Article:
Outlook There is still no sign of the wheels coming off the Tesco trolley. To the contrary, there's every indication in yesterday's full-year profits that the recession and accompanying banking crisis, far from marking the beginning of the end for the Tesco growth story, is providing new opportunities that will further strengthen its position in the years ahead.
A prime example of this is Tesco Personal Finance, which the company is planning to develop into a full- service retail bank. Tesco is benefiting from the implosion which has engulfed the rest of the UK banking sector in three important respects. The crisis has meant that Tesco has had its pick of top retail banking talent at affordable salaries, enabling it to build one of the best teams in the business.
Tesco has also benefited from a return to a more traditional model of banking where retail is not cross-subsidised from corporate and wholesale activities. This has already significantly widened the margin on the plain vanilla banking that Tesco offers, enabling it for the first time to make good profits out of its value proposition.
But most important of all, trust in traditional high-street banking has all but disappeared with the realisation that these once venerable names hadn't a clue what they were doing. A trusted brand such as Tesco ought to be a major beneficiary of this process.
Yet in the core retail business too, Tesco seems to be defending its turf better than many anticipated. Over the last six months, Tesco seems to have reversed the mistakes it made in the early part of the downturn, when a significant amount of market share was lost to discounting rivals. Tesco's like-for-like sales growth still seems to be lower than its main rivals – Asda, Morrison and Sainsbury – but the picture has become confused since the introduction of Tesco's "discount brands". These have significantly changed the sales mix of the average Tesco shop.
It may be that, in terms of volume, Tesco is again outperforming rivals. The profit margin has also been left undamaged by the price promotions, which again makes Tesco seem more robust than competitors, some of which seem still to be sacrificing margin for volume. In any case, having achieved some success in winning back lost footfall, Tesco is planning substantial investment in its Clubcard in an effort to rebuild customer loyalty.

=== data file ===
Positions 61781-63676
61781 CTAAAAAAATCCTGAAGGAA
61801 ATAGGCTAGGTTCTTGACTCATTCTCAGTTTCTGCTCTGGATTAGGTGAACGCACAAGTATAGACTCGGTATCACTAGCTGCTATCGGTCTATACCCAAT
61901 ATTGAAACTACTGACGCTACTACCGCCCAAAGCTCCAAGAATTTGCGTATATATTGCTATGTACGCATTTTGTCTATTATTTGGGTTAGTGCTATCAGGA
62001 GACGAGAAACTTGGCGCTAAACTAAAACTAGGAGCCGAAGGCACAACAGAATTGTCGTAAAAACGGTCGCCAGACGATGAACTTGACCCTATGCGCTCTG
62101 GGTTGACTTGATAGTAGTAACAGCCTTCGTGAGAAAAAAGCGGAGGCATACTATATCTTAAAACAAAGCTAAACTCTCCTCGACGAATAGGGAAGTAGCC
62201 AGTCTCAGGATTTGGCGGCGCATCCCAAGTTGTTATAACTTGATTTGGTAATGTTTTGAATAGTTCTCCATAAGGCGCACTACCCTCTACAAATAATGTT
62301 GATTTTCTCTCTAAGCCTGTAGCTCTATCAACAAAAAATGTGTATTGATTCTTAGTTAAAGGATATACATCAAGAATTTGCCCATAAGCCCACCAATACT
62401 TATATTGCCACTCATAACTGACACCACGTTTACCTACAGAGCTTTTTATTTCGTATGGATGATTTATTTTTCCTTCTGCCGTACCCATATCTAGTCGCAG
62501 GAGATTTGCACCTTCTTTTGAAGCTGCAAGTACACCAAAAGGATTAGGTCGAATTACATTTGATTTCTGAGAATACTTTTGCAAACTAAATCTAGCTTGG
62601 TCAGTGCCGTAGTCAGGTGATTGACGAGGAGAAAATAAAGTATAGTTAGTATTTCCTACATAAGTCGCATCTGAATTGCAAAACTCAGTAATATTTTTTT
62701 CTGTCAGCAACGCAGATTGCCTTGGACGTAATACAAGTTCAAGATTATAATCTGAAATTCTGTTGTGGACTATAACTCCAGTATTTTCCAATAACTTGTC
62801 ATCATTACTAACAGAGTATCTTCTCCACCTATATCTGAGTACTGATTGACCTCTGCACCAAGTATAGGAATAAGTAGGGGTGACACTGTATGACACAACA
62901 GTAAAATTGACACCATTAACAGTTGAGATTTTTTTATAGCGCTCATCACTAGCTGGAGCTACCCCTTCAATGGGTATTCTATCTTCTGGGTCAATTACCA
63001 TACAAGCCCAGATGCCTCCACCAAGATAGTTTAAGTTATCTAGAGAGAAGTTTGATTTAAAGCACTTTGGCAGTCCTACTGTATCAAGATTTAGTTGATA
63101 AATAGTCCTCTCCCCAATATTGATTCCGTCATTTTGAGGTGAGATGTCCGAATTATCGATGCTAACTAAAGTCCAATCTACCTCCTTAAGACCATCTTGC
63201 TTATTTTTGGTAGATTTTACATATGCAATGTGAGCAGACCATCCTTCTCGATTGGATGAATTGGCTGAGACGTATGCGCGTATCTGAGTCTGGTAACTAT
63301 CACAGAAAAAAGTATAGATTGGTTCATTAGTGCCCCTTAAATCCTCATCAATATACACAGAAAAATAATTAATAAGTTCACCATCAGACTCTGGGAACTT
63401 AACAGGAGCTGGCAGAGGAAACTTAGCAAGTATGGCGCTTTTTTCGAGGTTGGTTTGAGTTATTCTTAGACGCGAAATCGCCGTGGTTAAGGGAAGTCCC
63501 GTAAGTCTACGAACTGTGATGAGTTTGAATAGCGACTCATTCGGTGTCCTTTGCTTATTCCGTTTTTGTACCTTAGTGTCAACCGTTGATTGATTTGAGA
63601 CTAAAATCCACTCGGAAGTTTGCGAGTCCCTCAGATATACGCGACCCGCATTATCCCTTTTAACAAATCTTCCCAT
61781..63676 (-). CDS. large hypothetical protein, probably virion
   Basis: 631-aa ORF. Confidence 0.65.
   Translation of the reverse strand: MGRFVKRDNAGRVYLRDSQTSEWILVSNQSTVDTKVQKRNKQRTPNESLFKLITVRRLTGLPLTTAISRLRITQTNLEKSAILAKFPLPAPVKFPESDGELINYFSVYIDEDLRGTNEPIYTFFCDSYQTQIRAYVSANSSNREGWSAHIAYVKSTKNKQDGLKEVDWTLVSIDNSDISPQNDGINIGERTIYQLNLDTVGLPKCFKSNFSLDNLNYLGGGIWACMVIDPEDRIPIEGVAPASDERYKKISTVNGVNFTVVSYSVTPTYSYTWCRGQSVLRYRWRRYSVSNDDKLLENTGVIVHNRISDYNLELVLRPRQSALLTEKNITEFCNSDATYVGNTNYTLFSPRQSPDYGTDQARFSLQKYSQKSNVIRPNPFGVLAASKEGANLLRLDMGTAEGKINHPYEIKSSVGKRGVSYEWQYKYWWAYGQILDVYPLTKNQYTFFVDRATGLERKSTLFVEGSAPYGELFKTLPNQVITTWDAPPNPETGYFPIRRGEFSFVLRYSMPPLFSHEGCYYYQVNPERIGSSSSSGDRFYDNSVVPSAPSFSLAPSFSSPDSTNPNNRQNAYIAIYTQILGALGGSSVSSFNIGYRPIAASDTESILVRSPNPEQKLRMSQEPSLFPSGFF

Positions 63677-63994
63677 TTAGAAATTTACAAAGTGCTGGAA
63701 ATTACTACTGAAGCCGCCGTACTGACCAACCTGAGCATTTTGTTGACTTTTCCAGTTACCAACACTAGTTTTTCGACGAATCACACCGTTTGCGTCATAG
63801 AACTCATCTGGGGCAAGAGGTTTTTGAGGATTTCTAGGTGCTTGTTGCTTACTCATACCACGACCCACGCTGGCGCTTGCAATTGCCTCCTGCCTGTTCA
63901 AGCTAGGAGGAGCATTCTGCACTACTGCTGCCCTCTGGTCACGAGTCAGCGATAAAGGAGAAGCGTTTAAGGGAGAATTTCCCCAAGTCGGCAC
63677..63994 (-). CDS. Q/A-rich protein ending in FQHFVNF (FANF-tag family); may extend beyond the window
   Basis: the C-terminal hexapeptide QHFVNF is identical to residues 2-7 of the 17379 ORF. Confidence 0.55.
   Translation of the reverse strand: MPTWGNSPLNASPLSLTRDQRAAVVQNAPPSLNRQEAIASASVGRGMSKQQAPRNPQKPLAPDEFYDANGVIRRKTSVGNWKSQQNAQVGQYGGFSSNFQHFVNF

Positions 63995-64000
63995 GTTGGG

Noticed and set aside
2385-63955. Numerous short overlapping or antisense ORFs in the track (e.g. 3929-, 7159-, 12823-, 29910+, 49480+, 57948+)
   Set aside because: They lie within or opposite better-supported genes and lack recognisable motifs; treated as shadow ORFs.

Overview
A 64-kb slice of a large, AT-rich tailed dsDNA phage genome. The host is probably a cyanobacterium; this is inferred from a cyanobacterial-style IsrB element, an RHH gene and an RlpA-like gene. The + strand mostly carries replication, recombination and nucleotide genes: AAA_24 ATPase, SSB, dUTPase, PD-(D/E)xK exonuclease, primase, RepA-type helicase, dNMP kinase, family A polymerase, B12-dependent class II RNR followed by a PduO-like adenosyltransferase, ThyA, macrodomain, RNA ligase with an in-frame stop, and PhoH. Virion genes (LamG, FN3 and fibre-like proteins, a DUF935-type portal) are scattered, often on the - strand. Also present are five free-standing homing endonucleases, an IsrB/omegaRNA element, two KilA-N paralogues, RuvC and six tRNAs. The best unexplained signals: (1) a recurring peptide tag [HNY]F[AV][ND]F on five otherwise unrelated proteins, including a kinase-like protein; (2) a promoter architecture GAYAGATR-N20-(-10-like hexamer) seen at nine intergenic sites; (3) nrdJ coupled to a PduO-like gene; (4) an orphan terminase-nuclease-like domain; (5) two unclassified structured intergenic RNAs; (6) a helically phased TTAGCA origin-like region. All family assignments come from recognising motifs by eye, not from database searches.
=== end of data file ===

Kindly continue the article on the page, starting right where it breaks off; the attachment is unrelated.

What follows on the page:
But don't be misled. It's not all Tesco genius. As it happens, the downturn in the consumer economy was never quite as bad as it seemed. Falling interest rates, petrol prices and energy bills have put quite a bit of money back in people's pockets since the big inflationary squeeze of nine months ago. All that policy action has had its effect. This is reflected in the numbers now being announced by retailers. Few of them have proved quite as dire as the gloomsters predicted.
Interestingly, Tesco found that as petrol prices rose, its stores were less used by traditionally loyal customers who lived some distance away. With falling fuel prices, that trend has gone into reverse. The customers are coming back again. Many people, it seems, have a single budget for their weekly shop which includes the cost of fuel.
It's not all sweetness and light. Tesco has maintained its growth – sales up 15 per cent, underlying profits up 10 per cent for last year – largely because of its international expansion. In the round, this has been well executed and successful. Not so in the United States, historically a graveyard for many a British retailer.
Tesco has been unlucky with its timing and geography. The targeted states of California, Nevada and Arizona have been some of the worst hit in all of America by the recession. As a consequence, the planned rollout has stalled, leaving Tesco with too small a network of stores to justify the distribution, warehousing and other supply chain management costs. Sir Terry Leahy, Tesco's chief executive, insists that the concept will eventually work. Others are not so sure.
Could America yet prove Sir Terry's undoing? The press used to be alive with such predictions, yet funnily enough, now that we know the venture is in trouble, you don't see so many of them. In the scale of corporate and banking disaster stories of the past couple of years, this slight misjudgement barely registers. Overall, Tesco is still growing strongly, and the dividend is up. There are not many companies you can say that about.
In tough times, people like their companies big, trusted, profitable and, yes, even dominant if they can offer employment and value for money. Much of the "Tesco bashing" of two years ago seems to have disappeared, along with other boom-time luxuries. If it works, don't knock it.
After 12 years of growth, doesn't Sir Terry ever think his luck is about to run out? Companies have a natural life-cycle of growth, maturity and decline. Shouldn't he be getting out now while his star is still high? Sir Terry is having none of it. Such are the opportunities in international and non-foods that he still believes Tesco to be in its growth phase. Who's to disagree?Reuse content